ENFORCEMENT—SEC and CFTC fine JPMorgan $200 million for widespread records violations that thwarted investigations - 21 December 2021

JPMorgan employees routinely used personal communications means to discuss business matters, circumventing books and records requirements and ultimately hindering SEC and CFTC investigations.

In parallel settled proceedings, the SEC and CFTC imposed civil penalties totaling $200 million against JPMorgan Chase Bank N.A. and affiliated entities for serious recordkeeping failures that impeded the regulators’ ability to investigate potential violations of federal law. From at least 2015, employees including senior supervisors communicated about business matters using personal communication channels and failed to preserve thousands of records as required. As a result, some records have been permanently lost, causing the entities to inadequately respond to SEC and CFTC requests for information and hinder investigations. In addition to the $125 million SEC penalty and $75 million CFTC penalty, the entities agreed to complete undertakings to improve compliance policies and procedures (In the Matter of JPMorgan Chase Bank, N.A., J.P. Morgan Securities LLC, and J.P. Morgan Securities plc, Release No. 34- 93807, CFTC Docket No. 22-07, December 17, 2021).

“As technology changes, it’s even more important that registrants ensure that their communications are appropriately recorded and are not conducted outside of official channels in order to avoid market oversight,” said SEC Chair Gary Gensler. “Unfortunately, in the past we’ve seen violations in the financial markets that were committed using unofficial communications channels, such as the foreign exchange scandal of 2013.”

Although not specifically discussed in the orders, the use of unapproved personal communications channels to conduct bank business, outside of the bank’s security systems, could also raise cybersecurity concerns.

Improper use of unofficial communications. The CFTC issued subpoenas to JPMorgan for certain communications during a Commission investigation into certain of JPMorgan’s trading. Based on communications received from a third party, CFTC staff knew that JPMorgan traders had been using personal text messages and WhatsApp to communicate, and that certain of those communications were responsive to the Commission’s subpoenas. However, JPMorgan did not maintain or preserve the records as required and did not produce the responsive communications to the Commission.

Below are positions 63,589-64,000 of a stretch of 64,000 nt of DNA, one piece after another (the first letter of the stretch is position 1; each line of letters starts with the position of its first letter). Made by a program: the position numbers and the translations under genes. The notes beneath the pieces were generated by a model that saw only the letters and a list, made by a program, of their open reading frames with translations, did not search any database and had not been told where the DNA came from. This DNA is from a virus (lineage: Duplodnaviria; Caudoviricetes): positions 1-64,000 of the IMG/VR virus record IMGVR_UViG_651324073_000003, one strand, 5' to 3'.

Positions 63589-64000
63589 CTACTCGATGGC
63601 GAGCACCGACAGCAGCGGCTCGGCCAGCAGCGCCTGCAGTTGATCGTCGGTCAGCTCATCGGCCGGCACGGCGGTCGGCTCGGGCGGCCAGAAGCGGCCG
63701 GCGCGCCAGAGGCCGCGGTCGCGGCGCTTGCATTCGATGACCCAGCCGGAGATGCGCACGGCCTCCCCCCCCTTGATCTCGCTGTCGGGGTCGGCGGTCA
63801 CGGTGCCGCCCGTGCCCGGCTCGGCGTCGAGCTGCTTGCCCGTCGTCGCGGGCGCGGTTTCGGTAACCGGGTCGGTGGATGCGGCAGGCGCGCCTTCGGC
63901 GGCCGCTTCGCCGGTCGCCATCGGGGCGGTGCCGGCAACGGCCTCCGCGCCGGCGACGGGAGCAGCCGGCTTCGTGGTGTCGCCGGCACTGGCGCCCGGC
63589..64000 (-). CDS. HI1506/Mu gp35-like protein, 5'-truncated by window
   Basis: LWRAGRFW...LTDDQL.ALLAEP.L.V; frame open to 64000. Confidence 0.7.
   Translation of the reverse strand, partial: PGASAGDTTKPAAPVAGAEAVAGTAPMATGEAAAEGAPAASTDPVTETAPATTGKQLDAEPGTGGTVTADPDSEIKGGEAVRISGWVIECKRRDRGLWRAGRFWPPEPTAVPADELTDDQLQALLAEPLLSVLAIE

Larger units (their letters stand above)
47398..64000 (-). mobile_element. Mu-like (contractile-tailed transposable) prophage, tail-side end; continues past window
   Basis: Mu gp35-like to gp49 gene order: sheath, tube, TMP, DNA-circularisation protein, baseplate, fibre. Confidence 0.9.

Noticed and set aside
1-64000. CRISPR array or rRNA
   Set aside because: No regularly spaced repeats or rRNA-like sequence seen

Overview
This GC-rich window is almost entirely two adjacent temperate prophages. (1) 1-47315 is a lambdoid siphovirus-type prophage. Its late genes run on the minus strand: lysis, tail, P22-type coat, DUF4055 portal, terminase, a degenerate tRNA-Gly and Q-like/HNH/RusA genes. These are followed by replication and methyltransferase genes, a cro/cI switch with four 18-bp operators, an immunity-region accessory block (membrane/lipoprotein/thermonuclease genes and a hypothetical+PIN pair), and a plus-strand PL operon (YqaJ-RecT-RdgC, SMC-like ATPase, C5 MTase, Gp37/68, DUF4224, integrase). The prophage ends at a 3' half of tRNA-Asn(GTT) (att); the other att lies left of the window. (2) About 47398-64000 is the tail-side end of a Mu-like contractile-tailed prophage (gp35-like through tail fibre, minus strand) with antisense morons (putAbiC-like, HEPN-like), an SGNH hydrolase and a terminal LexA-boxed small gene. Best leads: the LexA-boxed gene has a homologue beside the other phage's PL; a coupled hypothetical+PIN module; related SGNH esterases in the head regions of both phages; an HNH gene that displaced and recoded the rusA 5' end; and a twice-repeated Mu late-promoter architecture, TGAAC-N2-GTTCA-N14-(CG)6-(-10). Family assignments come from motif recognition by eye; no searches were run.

When the CFTC brought the failure to JPMorgan’s attention, JPMorgan notified Commission staff that the firm was aware of widespread and longstanding use by JPMorgan employees of unapproved methods to engage in business-related communications, including WhatsApp and text messages.

According to the CFTC order, the failures were firm-wide and involved employees at all levels of authority. Moreover, employees’ use of unapproved communication methods was not hidden within the firm. In fact, certain managing directors and senior supervisors—the very people responsible for supervising employees to prevent this misconduct—routinely communicated using unapproved methods and failed to preserve records as required.

The SEC found similar widespread improper use of personal communications, systemic recordkeeping violations, and failure to respond adequately to requests for information.

Violations and penalties. In addition to multiple recordkeeping violations under the Commodity Exchange Act and the Securities Exchange Act of 1934 and related regulations, the CFTC and SEC found that the entities had failed to adequately supervise employees.

The SEC imposed a $125 civil monetary penalty and required JPMorgan to retain a compliance consultant who will conduct a comprehensive review of policies and procedures, training, surveillance programs, and framework for addressing non-compliance. The compliance consultant must submit a report containing recommendations for improvement, which JPMorgan must adopt within 90 days of the report.

The CFTC imposed a $75 million civil monetary penalty and required JPMorgan to conduct its own comprehensive reviews and submit a report to the CFTC detailing a plan for implementing improvements, with recommendations to be adopted within 135 days.

“The message of today’s enforcement action could not be more clear: the Division of Enforcement will aggressively investigate potential recordkeeping and related supervision violations, and the Commission will impose appropriate penalties for violations of these critical regulatory requirements,” said CFTC Acting Chairman Rostin Behnam.

This is Release No. 34- 93807 and CFTC Docket No. 22-07.

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